NGAUS: Guard Apache battalions need 6 more aircraft

Retired Brigadier General Roy Robinson, president of the National Guard Association of the U.S. (NGAUS), issued the following statement after the recent release of the army basing decision for the four AH-64 Apache attack-helicopter battalions to remain in the Army National Guard.

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NGAUS is prepared to work with the U.S. Army and Congress to find a way to build the attack-helicopter force that the army requires. Skip Robinson Photo
NGAUS is prepared to work with the U.S. Army and Congress to find a way to build the attack-helicopter force that the army requires. Skip Robinson Photo

The battalions will be in North Carolina, South Carolina and Utah with a battalion split between Texas and Mississippi.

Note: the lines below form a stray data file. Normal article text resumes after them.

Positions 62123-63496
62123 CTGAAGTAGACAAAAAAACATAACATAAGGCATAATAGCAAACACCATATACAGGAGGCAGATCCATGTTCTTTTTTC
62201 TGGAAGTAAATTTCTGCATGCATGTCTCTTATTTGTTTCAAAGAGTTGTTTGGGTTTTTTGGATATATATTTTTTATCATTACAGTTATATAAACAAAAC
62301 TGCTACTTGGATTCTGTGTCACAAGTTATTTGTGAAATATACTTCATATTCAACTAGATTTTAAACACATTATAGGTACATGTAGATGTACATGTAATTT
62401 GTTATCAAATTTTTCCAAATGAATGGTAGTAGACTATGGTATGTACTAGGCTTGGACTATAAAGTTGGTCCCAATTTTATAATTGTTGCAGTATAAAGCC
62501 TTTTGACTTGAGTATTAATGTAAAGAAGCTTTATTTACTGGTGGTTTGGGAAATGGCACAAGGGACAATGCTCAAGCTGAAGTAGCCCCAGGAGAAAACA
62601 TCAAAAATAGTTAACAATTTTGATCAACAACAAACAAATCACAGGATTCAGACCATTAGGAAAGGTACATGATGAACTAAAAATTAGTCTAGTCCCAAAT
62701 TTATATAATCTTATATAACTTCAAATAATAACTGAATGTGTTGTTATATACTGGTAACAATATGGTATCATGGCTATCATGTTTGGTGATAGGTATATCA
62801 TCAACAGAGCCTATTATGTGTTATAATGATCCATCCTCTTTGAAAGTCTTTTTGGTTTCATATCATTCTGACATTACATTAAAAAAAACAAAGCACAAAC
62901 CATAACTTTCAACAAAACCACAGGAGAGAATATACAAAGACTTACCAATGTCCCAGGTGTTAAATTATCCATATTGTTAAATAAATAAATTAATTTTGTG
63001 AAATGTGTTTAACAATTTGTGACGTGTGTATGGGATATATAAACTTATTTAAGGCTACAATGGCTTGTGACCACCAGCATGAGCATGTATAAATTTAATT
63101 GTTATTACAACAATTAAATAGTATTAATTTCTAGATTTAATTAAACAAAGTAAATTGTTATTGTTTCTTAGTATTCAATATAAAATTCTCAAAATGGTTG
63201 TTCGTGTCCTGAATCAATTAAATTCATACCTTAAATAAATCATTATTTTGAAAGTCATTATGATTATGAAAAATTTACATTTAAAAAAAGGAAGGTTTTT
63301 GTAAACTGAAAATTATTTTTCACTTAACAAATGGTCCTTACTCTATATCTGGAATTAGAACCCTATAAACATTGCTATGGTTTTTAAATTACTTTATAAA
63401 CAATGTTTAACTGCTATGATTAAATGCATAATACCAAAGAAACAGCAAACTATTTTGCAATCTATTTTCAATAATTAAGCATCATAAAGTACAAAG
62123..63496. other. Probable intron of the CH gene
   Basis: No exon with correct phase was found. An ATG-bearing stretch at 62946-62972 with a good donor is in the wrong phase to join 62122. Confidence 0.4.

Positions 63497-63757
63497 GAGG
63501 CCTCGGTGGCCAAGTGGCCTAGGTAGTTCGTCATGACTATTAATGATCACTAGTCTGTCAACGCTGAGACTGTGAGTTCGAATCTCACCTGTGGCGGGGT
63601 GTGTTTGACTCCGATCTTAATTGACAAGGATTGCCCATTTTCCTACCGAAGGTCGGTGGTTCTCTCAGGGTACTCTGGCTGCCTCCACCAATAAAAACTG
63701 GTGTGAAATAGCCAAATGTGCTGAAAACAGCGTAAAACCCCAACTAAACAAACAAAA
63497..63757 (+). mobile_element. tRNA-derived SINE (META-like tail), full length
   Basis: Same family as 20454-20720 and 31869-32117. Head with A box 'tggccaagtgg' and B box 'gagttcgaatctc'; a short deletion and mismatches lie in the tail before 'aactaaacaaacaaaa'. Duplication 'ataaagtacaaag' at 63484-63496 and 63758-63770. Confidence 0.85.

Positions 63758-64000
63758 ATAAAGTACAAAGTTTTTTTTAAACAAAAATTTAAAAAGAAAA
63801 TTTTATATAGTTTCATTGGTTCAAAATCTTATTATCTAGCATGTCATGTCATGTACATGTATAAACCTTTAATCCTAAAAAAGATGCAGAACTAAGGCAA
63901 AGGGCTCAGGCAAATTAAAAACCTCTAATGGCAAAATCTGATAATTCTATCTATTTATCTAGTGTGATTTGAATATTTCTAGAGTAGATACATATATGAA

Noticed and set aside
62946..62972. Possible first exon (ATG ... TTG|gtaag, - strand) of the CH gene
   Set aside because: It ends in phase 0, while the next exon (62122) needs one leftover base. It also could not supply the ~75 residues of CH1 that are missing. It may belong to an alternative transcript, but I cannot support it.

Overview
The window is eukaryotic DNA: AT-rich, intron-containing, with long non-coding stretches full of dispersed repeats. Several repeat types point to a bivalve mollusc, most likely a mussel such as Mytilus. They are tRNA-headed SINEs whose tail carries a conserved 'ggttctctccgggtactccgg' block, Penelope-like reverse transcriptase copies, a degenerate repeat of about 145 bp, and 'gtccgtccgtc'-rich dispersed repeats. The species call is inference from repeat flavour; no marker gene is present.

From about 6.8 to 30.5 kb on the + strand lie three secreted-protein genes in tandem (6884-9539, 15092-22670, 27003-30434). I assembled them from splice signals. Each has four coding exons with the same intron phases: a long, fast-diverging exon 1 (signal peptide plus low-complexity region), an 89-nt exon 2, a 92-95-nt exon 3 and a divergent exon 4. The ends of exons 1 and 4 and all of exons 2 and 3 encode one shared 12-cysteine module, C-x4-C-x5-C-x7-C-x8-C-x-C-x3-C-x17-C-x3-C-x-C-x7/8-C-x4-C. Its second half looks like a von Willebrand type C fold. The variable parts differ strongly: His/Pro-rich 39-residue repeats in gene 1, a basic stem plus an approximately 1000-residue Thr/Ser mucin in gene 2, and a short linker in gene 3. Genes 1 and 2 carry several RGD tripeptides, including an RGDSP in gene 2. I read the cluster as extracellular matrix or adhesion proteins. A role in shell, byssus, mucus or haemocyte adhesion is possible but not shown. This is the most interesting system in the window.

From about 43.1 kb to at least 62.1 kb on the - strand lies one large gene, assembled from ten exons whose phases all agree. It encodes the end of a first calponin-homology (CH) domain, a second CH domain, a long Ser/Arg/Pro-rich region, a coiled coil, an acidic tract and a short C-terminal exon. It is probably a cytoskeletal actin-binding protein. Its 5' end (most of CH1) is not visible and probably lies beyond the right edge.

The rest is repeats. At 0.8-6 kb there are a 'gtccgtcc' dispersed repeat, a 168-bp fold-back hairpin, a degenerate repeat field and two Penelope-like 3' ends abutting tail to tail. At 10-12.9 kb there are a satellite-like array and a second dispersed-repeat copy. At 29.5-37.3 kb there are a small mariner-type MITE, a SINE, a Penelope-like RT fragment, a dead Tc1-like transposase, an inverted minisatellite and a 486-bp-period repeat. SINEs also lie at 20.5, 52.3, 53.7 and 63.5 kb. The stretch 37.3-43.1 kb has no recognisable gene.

“The recent announcement that the army will retain four AH-64 Apache attack-helicopter battalions of 18 aircraft each in the Army National Guard follows to the letter the recommendation of the National Commission on the future of army.

“Unfortunately, that recommendation was made two years ago — in a very different environment.

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“Today’s quickly emerging threats make readiness paramount, and 18 aircraft are six fewer than an Apache battalion needs to deploy. This means Guard Apache battalions will never have enough aircraft to train the way they are supposed to fight. And each would have to borrow six aircraft to go to war.

“In addition, as the House of Representatives noted in the fiscal 2018 National Defense Authorization Act, the active-component army has a serious Apache pilot shortage that wasn’t foreseen two years ago. The guard currently has six Apache battalions. The decision to keep just four effectively cuts two battalions of Apache pilots when the army and the nation urgently need them.

“We know this largely was a dollar-driven action. NGAUS stands ready to work with army leaders and Congress to find the money to build the attack-helicopter force the army and the nation need in an increasingly troubled world.”

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